Estrogen protects bone by inducing Fas ligand in osteoblasts to regulate osteoclast survival

Authors

  • Susan A Krum,

    1. Division of Molecular and Cellular Oncology, Department of Medical Oncology, Dana-Farber Cancer Institute, Boston, MA, USA
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  • Gustavo A Miranda-Carboni,

    1. Departments of Ob-Gyn and Biological Chemistry, David Geffen School of Medicine at UCLA, Los Angeles, CA, USA
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  • Peter V Hauschka,

    1. Department of Orthopaedic Surgery, Children's Hospital and Harvard Medical School, Boston, MA, USA
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  • Jason S Carroll,

    1. Division of Molecular and Cellular Oncology, Department of Medical Oncology, Dana-Farber Cancer Institute, Boston, MA, USA
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    • Present address: Cancer Research UK, Cambridge Research Institute, Robinson Way, Cambridge CB2 0RE, UK
  • Timothy F Lane,

    1. Departments of Ob-Gyn and Biological Chemistry, David Geffen School of Medicine at UCLA, Los Angeles, CA, USA
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  • Leonard P Freedman,

    1. Department of Women's Health and Musculoskeletal Biology, Wyeth Research, Collegeville, PA, USA
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  • Myles Brown

    Corresponding author
    1. Division of Molecular and Cellular Oncology, Department of Medical Oncology, Dana-Farber Cancer Institute, Boston, MA, USA
    • Corresponding author. Division of Molecular and Cellular Oncology, Department of Medical Oncology, Dana-Farber Cancer Institute, 44 Binney Street, D730, Boston, MA 02115, USA. Tel.: +1 617 632 3948; Fax: +1 617 632 5417; E-mail: myles_brown@dfci.harvard.edu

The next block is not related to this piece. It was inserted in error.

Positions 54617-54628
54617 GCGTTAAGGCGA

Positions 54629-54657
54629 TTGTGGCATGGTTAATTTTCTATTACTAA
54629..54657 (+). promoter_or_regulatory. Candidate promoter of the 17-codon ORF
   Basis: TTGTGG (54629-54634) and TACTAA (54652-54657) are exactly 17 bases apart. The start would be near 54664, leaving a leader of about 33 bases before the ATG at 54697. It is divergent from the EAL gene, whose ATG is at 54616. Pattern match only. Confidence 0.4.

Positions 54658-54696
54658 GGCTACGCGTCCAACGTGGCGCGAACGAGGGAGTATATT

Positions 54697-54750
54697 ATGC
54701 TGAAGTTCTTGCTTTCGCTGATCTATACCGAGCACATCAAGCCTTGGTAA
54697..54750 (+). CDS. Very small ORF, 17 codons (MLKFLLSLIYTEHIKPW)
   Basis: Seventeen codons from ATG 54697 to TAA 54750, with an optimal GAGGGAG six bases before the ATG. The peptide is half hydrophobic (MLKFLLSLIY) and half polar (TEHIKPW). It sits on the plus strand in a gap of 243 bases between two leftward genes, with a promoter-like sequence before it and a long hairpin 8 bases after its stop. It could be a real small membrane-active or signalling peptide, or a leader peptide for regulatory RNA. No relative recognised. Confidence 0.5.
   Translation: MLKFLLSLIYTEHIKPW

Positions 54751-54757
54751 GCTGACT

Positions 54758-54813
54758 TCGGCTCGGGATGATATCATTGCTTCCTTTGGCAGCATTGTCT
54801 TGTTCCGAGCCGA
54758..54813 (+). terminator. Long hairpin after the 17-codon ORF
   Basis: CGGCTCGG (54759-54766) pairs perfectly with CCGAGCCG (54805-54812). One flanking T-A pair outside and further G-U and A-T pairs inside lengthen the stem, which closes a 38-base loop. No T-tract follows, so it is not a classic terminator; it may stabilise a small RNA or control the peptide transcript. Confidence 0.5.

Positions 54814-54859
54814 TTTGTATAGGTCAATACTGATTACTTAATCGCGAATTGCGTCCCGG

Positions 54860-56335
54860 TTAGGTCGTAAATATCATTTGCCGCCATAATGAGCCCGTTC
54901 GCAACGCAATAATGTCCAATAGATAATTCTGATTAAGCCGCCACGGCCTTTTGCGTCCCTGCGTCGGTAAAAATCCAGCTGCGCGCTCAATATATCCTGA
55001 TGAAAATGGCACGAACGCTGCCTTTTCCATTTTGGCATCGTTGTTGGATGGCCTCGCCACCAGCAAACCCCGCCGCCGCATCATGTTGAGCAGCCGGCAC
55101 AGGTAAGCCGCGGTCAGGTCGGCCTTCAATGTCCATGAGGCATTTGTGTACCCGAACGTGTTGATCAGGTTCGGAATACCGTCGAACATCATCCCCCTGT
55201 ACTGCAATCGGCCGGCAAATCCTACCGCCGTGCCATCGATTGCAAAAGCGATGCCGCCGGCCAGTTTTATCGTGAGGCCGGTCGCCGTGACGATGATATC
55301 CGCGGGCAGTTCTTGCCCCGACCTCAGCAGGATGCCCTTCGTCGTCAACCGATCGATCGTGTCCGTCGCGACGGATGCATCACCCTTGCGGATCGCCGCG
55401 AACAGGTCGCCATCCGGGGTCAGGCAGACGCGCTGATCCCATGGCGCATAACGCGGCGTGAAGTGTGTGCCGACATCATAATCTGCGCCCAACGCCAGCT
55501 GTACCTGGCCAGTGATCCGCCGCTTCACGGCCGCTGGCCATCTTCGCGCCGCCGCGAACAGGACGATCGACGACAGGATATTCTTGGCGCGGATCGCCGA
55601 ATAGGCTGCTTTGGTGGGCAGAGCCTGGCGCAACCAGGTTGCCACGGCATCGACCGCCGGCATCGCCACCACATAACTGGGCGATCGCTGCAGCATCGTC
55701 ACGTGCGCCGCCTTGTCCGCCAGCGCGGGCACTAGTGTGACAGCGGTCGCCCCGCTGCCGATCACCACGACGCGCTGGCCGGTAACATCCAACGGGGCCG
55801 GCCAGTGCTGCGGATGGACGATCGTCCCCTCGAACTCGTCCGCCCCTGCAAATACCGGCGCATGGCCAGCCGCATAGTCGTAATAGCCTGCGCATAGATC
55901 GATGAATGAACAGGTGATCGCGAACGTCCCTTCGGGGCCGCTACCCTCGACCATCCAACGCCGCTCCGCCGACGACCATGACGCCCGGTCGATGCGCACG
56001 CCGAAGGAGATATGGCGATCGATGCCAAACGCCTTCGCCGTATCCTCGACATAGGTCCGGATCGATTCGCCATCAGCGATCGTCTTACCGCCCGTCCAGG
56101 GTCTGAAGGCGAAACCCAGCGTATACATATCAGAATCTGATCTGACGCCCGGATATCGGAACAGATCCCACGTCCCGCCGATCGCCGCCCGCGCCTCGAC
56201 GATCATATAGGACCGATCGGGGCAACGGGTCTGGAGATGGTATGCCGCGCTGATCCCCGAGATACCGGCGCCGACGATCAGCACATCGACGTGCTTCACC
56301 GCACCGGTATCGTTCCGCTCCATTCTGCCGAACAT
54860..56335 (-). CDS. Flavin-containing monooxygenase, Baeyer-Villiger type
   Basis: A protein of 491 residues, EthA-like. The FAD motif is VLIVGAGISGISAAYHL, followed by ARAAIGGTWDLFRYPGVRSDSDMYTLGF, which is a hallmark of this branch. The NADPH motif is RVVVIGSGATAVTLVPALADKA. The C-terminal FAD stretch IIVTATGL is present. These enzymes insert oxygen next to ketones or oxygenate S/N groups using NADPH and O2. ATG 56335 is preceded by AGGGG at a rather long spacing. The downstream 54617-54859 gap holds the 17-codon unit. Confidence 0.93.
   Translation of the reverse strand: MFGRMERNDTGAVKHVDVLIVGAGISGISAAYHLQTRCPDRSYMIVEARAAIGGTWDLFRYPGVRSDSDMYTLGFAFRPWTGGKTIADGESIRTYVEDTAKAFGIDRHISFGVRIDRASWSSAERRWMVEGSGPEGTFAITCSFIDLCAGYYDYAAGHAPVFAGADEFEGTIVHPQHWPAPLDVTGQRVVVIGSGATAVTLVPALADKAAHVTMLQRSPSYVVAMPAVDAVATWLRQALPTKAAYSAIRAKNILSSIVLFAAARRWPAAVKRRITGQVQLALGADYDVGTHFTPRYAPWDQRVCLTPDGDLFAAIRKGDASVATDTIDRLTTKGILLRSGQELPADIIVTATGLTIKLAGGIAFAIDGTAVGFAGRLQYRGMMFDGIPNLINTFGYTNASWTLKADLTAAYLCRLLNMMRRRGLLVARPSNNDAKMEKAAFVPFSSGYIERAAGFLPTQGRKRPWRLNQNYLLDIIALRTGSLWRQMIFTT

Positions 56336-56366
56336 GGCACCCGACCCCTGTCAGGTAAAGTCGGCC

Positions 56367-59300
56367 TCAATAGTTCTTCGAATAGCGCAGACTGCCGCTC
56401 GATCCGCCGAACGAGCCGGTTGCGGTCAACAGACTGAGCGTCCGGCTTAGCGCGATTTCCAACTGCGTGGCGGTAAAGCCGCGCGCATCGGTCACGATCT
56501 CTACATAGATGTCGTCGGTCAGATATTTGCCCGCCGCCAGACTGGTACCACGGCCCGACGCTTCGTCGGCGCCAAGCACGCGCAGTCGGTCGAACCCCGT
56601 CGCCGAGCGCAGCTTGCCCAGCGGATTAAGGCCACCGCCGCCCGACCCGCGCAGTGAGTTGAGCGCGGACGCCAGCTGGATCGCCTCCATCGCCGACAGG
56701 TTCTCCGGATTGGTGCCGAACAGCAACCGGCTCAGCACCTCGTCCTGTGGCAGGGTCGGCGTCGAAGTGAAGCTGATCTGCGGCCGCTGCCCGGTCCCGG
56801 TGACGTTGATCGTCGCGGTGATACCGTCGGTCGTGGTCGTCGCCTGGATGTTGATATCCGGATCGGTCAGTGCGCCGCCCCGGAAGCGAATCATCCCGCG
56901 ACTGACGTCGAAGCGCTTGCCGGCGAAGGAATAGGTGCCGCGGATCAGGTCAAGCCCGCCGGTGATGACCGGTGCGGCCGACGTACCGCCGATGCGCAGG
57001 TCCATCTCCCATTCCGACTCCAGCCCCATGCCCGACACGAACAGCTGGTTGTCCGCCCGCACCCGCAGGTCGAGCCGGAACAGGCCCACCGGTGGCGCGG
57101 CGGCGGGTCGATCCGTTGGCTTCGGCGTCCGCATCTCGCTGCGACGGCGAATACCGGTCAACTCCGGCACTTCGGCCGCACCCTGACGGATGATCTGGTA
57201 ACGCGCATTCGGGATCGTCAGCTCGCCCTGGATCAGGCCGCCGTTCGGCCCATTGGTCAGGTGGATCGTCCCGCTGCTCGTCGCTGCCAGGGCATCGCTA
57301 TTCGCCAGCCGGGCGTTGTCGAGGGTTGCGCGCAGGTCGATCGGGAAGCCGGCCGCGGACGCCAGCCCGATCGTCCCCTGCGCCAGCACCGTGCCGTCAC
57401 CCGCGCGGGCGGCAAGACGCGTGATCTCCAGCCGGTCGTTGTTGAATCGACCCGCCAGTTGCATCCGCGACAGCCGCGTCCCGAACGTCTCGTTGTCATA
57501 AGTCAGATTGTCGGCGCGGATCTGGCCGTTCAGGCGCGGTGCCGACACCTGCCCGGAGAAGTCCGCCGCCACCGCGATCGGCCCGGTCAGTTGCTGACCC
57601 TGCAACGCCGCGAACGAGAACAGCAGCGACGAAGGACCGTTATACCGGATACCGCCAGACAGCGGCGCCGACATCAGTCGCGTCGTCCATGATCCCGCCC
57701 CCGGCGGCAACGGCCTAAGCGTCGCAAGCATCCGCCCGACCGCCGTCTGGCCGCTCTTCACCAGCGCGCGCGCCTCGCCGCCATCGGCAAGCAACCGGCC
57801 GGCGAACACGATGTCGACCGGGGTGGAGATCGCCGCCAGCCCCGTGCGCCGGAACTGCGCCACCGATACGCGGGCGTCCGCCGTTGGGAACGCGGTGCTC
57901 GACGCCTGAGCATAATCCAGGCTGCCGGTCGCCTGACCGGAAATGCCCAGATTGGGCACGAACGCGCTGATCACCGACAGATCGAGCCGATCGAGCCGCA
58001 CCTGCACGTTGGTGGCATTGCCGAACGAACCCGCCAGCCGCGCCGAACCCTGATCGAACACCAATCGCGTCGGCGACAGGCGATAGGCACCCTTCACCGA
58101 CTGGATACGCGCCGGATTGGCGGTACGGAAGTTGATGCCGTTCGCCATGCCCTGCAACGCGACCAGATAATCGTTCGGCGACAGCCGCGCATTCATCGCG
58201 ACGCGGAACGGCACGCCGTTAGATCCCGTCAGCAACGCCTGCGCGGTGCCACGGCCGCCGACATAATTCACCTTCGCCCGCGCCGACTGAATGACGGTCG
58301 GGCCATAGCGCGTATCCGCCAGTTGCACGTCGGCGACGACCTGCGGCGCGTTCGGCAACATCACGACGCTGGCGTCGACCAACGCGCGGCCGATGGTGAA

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Abstract

Estrogen deficiency in menopause is a major cause of osteoporosis in women. Estrogen acts to maintain the appropriate ratio between bone-forming osteoblasts and bone-resorbing osteoclasts in part through the induction of osteoclast apoptosis. Recent studies have suggested a role for Fas ligand (FasL) in estrogen-induced osteoclast apoptosis by an autocrine mechanism involving osteoclasts alone. In contrast, we describe a paracrine mechanism in which estrogen affects osteoclast survival through the upregulation of FasL in osteoblasts (and not osteoclasts) leading to the apoptosis of pre-osteoclasts. We have characterized a cell-type-specific hormone-inducible enhancer located 86 kb downstream of the FasL gene as the target of estrogen receptor-alpha induction of FasL expression in osteoblasts. In addition, tamoxifen and raloxifene, two selective estrogen receptor modulators that have protective effects in bone, induce apoptosis in pre-osteoclasts by the same osteoblast-dependent mechanism. These results demonstrate that estrogen protects bone by inducing a paracrine signal originating in osteoblasts leading to the death of pre-osteoclasts and offer an important new target for the prevention and treatment of osteoporosis.

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